You are currently browsing Connor’s articles.

Streptococcus_pyogenesThis Tuesday’s paper will be on the consequences of viral/bacterial co-infection in a mouse model, focusing on bacterial transmission and its genetic determinants. As you can imagine, pathogen transmission is a hot-topic right now, especially when viruses such as influenza are involved. So have a read, critique the paper and join us on Tuesday night at 8 pm BST on the 30th of September.

The paper was published recently in PloS pathogens, see link.

For discussion, I think we should focus on these points:

  • what is the model telling us? and is it a good model for this important question?
  • does this paper providing convinving evidence for the role or TLR2-driven inflammation? and what is the role of influenza virus in this?
  • what are the real-world consequences of viral/bacterial co-infection?

TLR2 Signaling Decreases Transmission of Streptococcus pneumoniae by Limiting Bacterial Shedding in an Infant Mouse Influenza A Co-infection Model.

  • Aimee L. Richard,
  • Steven J. Siegel,
  • Jan Erikson,
  • Jeffrey N. Weiser mail


While the importance of transmission of pathogens is widely accepted, there is currently little mechanistic understanding of this process. Nasal carriage of Streptococcus pneumoniae (the pneumococcus) is common in humans, especially in early childhood, and is a prerequisite for the development of disease and transmission among hosts. In this study, we adapted an infant mouse model to elucidate host determinants of transmission of S. pneumoniae from inoculated index mice to uninfected contact mice. In the context of co-infection with influenza A virus, the pneumococcus was transmitted among wildtype littermates, with approximately half of the contact mice acquiring colonization. Mice deficient for TLR2 were colonized to a similar density but transmitted S. pneumoniae more efficiently (100% transmission) than wildtype animals and showed decreased expression of interferon α and higher viral titers. The greater viral burden intlr2−/− mice correlated with heightened inflammation, and was responsible for an increase in bacterial shedding from the mouse nose. The role of TLR2 signaling was confirmed by intranasal treatment of wildtype mice with the agonist Pam3Cys, which decreased inflammation and reduced bacterial shedding and transmission. Taken together, these results suggest that the innate immune response to influenza virus promotes bacterial shedding, allowing the bacteria to transit from host to host. These findings provide insight into the role of host factors in the increased pneumococcal carriage rates seen during flu season and contribute to our overall understanding of pathogen transmission.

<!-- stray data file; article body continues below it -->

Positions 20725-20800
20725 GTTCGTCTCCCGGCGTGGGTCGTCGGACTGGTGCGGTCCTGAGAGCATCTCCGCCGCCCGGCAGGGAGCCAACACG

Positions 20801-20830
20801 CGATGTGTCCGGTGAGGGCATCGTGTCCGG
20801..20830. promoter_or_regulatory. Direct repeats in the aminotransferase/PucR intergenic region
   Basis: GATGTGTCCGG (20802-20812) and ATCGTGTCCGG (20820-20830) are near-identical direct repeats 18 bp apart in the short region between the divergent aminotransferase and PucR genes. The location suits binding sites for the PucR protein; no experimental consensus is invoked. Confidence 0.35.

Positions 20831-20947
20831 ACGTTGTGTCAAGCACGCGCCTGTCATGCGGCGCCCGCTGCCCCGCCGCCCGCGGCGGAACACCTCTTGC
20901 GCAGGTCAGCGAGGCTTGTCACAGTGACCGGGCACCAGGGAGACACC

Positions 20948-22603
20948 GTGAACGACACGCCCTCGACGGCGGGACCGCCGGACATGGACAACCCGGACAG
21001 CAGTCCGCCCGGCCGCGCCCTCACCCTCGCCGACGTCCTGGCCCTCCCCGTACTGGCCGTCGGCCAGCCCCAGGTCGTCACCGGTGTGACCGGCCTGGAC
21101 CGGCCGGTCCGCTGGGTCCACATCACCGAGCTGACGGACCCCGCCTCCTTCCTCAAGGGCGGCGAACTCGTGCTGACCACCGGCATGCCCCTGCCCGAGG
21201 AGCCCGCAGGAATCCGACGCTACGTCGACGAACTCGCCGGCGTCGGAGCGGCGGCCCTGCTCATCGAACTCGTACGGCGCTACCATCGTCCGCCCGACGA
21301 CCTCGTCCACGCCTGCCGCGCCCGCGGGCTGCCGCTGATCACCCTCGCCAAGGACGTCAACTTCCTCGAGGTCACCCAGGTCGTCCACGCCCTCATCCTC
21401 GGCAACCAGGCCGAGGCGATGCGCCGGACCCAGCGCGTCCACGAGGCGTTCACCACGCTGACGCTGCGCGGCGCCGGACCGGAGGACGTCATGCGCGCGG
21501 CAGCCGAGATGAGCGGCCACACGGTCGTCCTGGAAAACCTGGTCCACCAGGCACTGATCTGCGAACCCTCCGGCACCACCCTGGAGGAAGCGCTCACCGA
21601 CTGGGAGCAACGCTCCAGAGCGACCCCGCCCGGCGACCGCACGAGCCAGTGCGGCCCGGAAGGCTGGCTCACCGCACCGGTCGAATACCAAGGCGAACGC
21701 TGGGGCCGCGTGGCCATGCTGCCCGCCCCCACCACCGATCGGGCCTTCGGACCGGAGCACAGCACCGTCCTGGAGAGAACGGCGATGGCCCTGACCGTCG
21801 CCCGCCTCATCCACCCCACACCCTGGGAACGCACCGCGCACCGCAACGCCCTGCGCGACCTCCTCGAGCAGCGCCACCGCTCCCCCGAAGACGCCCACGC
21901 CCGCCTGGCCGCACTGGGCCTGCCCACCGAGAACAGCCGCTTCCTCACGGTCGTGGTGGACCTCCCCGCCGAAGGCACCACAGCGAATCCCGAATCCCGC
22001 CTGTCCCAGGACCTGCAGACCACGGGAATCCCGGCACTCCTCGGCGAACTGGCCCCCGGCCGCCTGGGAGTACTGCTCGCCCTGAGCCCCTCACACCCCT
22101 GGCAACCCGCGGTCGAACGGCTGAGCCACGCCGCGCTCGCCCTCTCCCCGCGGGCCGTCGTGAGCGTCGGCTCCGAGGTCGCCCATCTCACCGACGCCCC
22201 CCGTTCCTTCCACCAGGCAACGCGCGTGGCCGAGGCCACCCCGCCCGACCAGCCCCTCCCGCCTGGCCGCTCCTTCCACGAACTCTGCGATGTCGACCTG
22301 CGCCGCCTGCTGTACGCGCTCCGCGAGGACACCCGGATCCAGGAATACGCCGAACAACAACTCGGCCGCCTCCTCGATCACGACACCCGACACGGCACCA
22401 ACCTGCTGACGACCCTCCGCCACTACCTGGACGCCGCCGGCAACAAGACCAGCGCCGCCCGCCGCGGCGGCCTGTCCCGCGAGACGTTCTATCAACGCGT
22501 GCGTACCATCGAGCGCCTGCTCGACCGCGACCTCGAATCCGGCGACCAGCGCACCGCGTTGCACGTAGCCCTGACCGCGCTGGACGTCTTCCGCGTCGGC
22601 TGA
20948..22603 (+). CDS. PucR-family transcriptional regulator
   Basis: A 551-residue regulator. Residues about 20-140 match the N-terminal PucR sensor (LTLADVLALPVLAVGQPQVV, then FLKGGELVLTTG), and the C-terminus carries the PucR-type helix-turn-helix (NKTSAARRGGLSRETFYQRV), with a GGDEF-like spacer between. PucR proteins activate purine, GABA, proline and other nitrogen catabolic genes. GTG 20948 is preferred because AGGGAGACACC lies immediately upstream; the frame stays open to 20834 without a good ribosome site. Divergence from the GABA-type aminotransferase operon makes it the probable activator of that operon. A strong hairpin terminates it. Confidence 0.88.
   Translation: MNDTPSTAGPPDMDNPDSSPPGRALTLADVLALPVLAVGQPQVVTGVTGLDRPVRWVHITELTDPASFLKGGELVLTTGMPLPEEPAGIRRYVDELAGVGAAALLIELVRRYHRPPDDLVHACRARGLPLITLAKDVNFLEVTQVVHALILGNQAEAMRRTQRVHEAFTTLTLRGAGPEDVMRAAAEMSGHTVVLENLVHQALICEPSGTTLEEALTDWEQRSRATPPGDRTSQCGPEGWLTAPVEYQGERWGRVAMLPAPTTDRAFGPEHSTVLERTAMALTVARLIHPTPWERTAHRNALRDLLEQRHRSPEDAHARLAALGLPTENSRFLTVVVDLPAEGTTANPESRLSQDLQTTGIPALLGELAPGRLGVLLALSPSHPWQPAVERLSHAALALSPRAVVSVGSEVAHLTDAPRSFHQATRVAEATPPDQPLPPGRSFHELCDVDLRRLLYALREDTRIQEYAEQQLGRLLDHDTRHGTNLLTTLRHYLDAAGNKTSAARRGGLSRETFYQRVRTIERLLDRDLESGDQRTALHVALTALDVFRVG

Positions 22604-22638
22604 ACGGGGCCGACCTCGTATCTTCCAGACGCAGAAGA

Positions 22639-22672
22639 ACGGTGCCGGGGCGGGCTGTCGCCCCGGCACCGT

Author Summary

In this study, we sought to identify factors contributing to the transmission of the bacterial pathogen Streptococcus pneumoniae (the pneumococcus), a major cause of otitis media, pneumonia, and septicemia. Often found as a co-infection with other bacterial and viral pathogens, the pneumococcus is commonly carried by young children and is spread by close human contact, most likely through large droplet respiratory secretions. The specific determinants of bacterial transmission, however, have not been identified. This report details our use of an infant mouse model of transmission, which includes influenza A co-infection, to elucidate the mechanism of host-to-host transmission. We found that the inflammatory response to influenza, which is aggravated in the context of weakened host defense, promotes transmission by inducing bacterial shedding from the mouse nose. These results show how a bacterial pathogen exploits the host immune response to spread from one host to the next.



Next Tuesday’s #microtwjc paper will be “Total synthesis of a functional designer eukaryotic chromosome“, published last week or so in Science (you may have also seen the accompanying media attention). Apologies for it not being open access but the importance of this paper overshadowed that need. I think. If anyone has any problems accessing it just let me know via this or on twitter.

This paper documents the design, building and biological characterisation of a synthetic yeast chromosome, specifically chromosome III. For a primer on yeast genetics have a look at this. This is the first chromosome to be generated in what has been called the ‘yeast 2.0’ project – an international effort to generate a yeast with a completely synthetic genome (and actually carried out mainly by undergraduates). The paper is important for a number of reasons: 1) yeast is a model organism in its own right, engineering of a complete chromosome (or genome) will aid our understanding of not just yeast biology but of biology in general. 2) yeast are useful in their own right (see this: and this) – S. cerevisiae is my 4th favourite organism, I think. Synthesising the yeast genome will aid our exploitation of this organism, and 3) This is a stepping stone to synthetic ‘higher eukaryotic’ genomes (like us or our domestic animals) – the generation of synthetic higher animals may aid the development of new medical treatments and economic benefits. Remember where we were only a couple of years ago with mycoplasma. Whatever you want to call it. 

The paper is pretty straightforward but has a lot of supplementary data (no surprise there for a Science paper), which actually covers the bulk of this work (biological characterisation) – worth a read to see if there are any downsides to synthetic genomes(!). So have fun reading. Here are a couple of discussion points for you to think about (the usually ‘is this paper written well’ also applies).